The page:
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Inflation indices and lump sum fees


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Inflation and Fees

Having worked through the 1970s (when inflation rose to 27% per annum in 1976) I offer these thoughts and would welcome comments please. 

It is a time of inflation (forecast by many including the Bank of England to rise to 10% p.a. by the end of the year) and anyone putting fee bids should be aware of what is happening. go to the Office of National Statistics (ONS) for the national picture, for CPIH, CPI,  and RPI, The figures are published monthly so in mid April the March 2022 figures were published as follows:

  • CPIH Consumer Price Index including owner occupier’s housing costs: 6.2% per annum
  • CPI Consumer Price Index: 7.0% per annum
  • RPI Retail Price Index: 9.0% per annum

Each of these indices is a basket of prices of consumer goods. Clearly of these indices currently the RPI is the most favourable, but because  RPI does not meet international statistical standards, since 2013 the Office for National Statistics no longer classifies it as a "national statistic", and instead emphasizes the Consumer Price Index. 

However, the LI Landscape Consultant’s Conditions of Appointment (2018) refers to the Average Earnings Index for both time fees (clause 4.4) and lump sum fees (clause 4.7) and states they shall be revised at 12 month intervals. It does not give  source for the Average Earnings Index, however, one assumes this may refer to the Office of National Statistics  figures for Average Weekly Earnings. This is published with a two month delay so in early May 2022 the latest figure was that for February 2022 with an inflation figure of 5.2% for the whole economy. Better than nothing but not as high as the CPI or RPI figures. Close to construction is the information in the RICS Building and Construction Information Service (BCIS) at a hefty subscription rate, larger practices may subscribe or one might be able to obtain figures from a QS. 

The other thing one can do is not to sign for long term fees agreements, i.e. just sign up for each stage of work using the LI 2018 Scope of Services, however, this has its downside in that your commissions will each be for a shorter term, and so such as option offers less long term security. Arguably it is better to sign up for longer term in term of financial security, but to inflation index any fixed fees.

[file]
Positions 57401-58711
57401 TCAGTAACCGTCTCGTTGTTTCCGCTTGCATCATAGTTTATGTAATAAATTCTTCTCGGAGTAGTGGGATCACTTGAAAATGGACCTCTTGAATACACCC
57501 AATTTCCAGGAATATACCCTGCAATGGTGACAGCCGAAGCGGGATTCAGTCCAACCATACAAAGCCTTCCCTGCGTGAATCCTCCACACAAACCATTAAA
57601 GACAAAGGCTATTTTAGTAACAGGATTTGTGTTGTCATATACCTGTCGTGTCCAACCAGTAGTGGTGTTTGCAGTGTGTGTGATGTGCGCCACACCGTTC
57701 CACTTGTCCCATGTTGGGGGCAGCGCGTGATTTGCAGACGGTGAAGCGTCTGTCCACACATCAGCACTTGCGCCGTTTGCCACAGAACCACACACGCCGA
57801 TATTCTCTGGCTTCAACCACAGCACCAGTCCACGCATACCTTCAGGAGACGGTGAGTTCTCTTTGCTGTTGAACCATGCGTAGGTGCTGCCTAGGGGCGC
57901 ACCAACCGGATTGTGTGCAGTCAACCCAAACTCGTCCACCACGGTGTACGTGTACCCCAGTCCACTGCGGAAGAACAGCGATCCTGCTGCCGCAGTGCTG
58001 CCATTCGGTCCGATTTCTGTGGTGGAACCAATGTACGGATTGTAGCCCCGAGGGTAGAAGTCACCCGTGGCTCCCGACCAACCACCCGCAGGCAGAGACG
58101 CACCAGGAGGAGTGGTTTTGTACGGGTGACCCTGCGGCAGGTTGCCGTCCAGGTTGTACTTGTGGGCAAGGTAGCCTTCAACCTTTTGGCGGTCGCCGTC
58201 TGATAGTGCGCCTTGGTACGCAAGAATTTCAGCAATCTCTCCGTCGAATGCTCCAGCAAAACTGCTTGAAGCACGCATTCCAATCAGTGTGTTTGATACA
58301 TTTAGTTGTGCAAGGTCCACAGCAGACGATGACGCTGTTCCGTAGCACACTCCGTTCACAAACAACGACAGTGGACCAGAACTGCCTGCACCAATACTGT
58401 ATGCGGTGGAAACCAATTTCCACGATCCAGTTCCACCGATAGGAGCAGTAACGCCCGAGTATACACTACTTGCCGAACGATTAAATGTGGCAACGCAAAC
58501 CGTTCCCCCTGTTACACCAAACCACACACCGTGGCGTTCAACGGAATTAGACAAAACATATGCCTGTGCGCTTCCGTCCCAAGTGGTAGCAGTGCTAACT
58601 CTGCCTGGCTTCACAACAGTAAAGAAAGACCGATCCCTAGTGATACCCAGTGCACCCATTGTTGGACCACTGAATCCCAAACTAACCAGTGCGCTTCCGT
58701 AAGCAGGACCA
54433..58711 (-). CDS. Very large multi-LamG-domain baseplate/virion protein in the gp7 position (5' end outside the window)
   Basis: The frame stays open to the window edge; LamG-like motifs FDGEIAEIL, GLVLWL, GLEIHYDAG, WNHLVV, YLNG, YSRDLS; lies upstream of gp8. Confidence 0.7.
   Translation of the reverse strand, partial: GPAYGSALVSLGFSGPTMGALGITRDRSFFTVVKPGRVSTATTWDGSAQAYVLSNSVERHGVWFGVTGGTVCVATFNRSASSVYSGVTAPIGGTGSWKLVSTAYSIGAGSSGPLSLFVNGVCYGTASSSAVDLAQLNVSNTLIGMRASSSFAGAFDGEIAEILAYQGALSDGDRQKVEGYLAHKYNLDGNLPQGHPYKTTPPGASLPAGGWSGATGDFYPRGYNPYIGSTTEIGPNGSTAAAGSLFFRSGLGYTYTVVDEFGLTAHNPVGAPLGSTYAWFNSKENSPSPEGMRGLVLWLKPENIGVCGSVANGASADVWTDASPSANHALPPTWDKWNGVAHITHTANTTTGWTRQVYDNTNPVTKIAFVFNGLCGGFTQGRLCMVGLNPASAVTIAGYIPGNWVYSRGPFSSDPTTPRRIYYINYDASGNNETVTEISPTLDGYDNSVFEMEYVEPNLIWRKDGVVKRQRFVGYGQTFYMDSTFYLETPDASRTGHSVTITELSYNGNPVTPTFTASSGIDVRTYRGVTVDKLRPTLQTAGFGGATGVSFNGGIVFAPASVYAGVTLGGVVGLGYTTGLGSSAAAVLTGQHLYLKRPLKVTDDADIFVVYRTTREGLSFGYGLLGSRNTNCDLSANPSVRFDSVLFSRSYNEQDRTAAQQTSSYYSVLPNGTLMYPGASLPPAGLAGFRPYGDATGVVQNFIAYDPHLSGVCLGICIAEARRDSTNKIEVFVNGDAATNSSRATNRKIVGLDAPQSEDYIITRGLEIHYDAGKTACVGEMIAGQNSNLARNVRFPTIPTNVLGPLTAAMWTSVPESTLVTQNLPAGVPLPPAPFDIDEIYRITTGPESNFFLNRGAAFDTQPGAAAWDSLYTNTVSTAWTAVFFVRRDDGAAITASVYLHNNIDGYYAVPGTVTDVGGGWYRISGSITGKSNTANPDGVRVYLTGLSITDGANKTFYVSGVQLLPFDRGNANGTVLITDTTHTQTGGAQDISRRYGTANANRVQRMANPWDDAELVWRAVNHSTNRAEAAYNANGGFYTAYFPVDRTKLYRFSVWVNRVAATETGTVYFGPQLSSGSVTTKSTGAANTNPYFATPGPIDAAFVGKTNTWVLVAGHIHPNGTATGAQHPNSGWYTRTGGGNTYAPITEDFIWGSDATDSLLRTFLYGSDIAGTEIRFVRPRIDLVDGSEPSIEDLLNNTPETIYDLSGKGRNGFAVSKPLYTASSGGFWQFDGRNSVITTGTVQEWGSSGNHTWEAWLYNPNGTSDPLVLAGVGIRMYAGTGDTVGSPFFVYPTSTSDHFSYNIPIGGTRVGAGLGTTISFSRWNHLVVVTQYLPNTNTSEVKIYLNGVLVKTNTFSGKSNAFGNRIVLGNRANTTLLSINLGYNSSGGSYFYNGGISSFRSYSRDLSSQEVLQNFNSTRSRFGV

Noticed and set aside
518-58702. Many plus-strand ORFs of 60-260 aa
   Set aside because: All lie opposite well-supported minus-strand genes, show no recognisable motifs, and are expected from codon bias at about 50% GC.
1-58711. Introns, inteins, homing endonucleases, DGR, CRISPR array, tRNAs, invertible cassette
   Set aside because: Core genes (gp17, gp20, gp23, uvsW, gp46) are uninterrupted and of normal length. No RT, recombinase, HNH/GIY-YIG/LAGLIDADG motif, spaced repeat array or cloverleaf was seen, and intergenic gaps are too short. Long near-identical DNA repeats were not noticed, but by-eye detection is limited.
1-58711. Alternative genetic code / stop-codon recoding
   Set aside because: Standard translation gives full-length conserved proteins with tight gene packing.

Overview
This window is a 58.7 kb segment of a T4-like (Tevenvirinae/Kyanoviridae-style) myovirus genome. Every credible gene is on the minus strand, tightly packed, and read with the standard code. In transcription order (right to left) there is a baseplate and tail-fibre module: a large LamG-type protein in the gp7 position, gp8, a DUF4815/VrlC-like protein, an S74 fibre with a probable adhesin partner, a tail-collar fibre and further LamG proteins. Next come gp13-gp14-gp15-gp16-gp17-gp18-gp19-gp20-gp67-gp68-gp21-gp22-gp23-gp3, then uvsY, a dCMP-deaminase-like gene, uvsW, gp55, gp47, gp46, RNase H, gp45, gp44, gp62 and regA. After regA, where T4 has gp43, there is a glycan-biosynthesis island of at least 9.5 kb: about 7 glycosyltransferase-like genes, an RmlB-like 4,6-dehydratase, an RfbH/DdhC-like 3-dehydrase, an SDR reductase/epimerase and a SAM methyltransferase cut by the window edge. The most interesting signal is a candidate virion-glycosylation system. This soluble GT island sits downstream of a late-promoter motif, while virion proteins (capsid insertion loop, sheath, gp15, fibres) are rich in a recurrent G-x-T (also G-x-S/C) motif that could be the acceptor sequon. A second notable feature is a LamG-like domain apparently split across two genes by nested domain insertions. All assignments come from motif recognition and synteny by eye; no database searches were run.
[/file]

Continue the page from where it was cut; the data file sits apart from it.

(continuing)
Sources:

Office of National Statistics ref. https://www.ons.gov.uk/economy/inflationandpriceindices

Office of National Statistics Average Weekly Earnings: ref. https://www.ons.gov.uk/employmentandlabourmarket/peopleinwork/earningsandworkinghours

RICS Building and Construction Information Service: https://www.rics.org/uk/products/data-products/bcis-construction/bcis-online/

Inflation forecasts: 

Bank of England https://www.bankofengland.co.uk/knowledgebank/will-inflation-in-the-uk-keep-rising  (5 May 2022)  

Office for Budget Responsibility  https://obr.uk/forecasts-in-depth/the-economy-forecast/inflation/ (March 2022 figures)

Edited by Robert Holden
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  • 2 months later...

Hi Robert,  I have been looking at this issue for a modest project, and I note that you suggest not signing up for long term agreements, as a possible option.  With landscape maintenance contracts and work related to setting up and running those, a five year span is a common minimum and certainly for that type of work I suppose we have to try and sort out which is the best way of accommodating  the  price increases, I have told my client I am going to use the consumer prices index to review my fees on an annual basis.

Penny Bennett

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  • 2 weeks later...
  • 2 weeks later...

Dear Graham and Penny,  

ONS annual inflation figures of 17 August  for the year upto July 2022 were CPI of 10.1% and RPI of 12.3% ref. https://www.ons.gov.uk/economy/inflationandpriceindices The Bank of England Monetary Policy Report of 3 August advises  "CPI inflation is expected to rise more than forecast in the May Report, from 9.4% in June to just over 13% in 2022 Q4, and to remain at very elevated levels throughout much of 2023, before falling to the 2% target two years ahead." ref. https://www.bankofengland.co.uk/-/media/boe/files/monetary-policy-report/2022/august/monetary-policy-report-august-2022.pdf

Graham: If your profit margin is 10% then you will be operating at a loss in one year’s time, given the present level of inflation. Maybe this is an argument for 20% profit ab initio? See my related piece on profit in landscape architecture consultancy work ref. https://connect.landscapeinstitute.org/index.php?/topic/261-profit-in-landscape-architecture/&tab=comments#comment-566  

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